CHINA - China has thrown a massive security dragnet over its capital to prevent any attempts at commemorating the 25th anniversary of the Tiananmen crackdown today, a sensitive event that continues to result in the detention of activists and heavy media censorship.
While most Chinese are going about their daily activities unconcerned and unaware about the bloody events of June 4, 1989, when the Chinese Communist Party (CCP) used force to quell a massive political demonstration at Tiananmen Square in Beijing, the authorities are taking no chances.
For one, a higher number of rights activists have been arrested in the run-up to this year's anniversary than in previous years.
Activists and rights groups are livid over reports that China- born Australian artist Guo Jian, 52, was detained on Sunday night over an artwork marking the 25th anniversary of the crackdown.
Others who have been held include lawyer Pu Zhiqiang and journalist Gao Yu, who wrote articles critical of the armed crackdown that killed hundreds, if not thousands, of people.
Across Beijing, some 85,000 volunteers and 650 police dogs have been deployed to act as "informants" and patrol the streets. All who enter Beijing on long-distance coaches must present identity cards, and mid-journey stops have been prohibited.
The authorities did not say how long they would enforce the additional security measures, which are also aimed at deterring repeats of the terror attacks that have rocked China since last October.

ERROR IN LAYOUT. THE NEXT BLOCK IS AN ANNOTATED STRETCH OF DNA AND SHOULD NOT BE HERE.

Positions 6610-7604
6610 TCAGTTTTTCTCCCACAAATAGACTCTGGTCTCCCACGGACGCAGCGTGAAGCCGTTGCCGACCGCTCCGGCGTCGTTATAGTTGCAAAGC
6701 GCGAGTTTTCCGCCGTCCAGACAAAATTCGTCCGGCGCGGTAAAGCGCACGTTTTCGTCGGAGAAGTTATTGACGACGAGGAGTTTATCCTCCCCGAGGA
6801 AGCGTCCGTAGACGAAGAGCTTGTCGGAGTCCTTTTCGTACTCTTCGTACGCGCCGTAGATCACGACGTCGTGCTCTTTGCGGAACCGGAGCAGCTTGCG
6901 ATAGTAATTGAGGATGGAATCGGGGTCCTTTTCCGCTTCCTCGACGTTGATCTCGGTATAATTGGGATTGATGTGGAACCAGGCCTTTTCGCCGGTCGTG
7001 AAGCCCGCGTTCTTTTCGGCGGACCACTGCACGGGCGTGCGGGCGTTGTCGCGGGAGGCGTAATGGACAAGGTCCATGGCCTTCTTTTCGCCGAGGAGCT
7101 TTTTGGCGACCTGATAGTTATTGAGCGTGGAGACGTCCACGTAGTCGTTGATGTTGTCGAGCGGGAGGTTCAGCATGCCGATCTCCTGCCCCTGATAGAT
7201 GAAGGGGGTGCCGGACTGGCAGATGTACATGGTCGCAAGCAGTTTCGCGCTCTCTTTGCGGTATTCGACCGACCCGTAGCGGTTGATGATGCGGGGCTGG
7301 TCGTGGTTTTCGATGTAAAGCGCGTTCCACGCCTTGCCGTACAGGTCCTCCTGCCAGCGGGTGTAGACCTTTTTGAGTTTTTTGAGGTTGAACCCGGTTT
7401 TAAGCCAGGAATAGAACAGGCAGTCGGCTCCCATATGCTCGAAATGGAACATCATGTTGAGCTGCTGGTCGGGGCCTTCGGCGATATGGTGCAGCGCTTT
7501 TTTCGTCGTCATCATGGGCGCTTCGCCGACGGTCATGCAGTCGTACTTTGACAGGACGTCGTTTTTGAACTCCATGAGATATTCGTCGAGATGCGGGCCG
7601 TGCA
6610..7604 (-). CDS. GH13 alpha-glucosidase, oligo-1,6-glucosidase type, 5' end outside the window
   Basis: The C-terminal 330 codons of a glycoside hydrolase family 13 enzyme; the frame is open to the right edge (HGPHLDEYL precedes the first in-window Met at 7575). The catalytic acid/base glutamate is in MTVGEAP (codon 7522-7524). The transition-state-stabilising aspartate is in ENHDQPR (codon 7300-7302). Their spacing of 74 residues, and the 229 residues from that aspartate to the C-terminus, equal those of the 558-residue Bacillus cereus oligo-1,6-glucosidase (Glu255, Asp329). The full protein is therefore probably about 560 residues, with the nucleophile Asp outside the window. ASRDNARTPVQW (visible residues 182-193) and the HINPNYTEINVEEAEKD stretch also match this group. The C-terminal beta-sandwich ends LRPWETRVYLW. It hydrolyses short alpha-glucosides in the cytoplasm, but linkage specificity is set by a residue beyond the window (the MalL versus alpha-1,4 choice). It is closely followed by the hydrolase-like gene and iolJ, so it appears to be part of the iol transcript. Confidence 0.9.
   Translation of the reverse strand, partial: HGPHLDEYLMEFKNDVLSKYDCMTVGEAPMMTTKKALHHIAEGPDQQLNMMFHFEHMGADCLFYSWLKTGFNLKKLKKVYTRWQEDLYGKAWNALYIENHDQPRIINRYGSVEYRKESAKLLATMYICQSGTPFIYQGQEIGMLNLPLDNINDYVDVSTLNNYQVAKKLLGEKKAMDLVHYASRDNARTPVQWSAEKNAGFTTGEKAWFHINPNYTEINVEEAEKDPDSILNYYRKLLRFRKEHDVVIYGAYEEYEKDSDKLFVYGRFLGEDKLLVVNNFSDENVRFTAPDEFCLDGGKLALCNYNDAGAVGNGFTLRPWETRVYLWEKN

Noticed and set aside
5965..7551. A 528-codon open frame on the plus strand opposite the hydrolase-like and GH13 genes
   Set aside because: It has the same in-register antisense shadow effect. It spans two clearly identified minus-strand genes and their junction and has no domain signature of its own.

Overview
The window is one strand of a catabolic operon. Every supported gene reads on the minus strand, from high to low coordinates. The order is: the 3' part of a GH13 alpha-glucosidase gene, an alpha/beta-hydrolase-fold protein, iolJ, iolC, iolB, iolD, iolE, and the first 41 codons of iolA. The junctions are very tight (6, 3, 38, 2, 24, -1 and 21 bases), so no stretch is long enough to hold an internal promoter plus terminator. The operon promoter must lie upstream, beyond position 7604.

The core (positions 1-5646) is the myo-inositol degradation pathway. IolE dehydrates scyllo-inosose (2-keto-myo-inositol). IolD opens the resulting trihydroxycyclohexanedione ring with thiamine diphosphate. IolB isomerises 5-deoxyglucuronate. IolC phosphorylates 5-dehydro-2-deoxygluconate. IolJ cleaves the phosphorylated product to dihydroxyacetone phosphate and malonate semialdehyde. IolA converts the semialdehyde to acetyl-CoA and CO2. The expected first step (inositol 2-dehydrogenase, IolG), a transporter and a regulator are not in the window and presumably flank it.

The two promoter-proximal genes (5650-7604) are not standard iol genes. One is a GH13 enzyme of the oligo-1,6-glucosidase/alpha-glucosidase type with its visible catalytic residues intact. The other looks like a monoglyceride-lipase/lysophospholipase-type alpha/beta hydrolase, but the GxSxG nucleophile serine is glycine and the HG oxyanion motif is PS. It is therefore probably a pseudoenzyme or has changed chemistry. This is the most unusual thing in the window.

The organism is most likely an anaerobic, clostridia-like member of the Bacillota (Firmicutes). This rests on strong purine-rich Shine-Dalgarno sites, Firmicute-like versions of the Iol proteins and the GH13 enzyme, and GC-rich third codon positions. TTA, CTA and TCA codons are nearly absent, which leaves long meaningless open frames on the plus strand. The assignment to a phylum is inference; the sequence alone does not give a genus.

China also strictly censors media and online references to the Tiananmen crackdown, which started when protesters began massing at the square from April 15, 1989, to mourn former party chief Hu Yaobang's death. Grieving for the reformist leader turned into a demonstration against the CCP and social ills.
A split in the party led to then CCP boss Zhao Ziyang being ousted and strongman Deng Xiaoping approving the use of force advocated by hardliners such as then Premier Li Peng.
This year, Beijing appears to have stepped up online censorship by blocking several Google websites such as its search engine and Gmail services, said monitoring group GreatFire.org.
The Chinese Foreign Ministry yesterday defended Beijing's handling of the incident, saying the country chose the correct path.
This article was first published on June 4, 2014.
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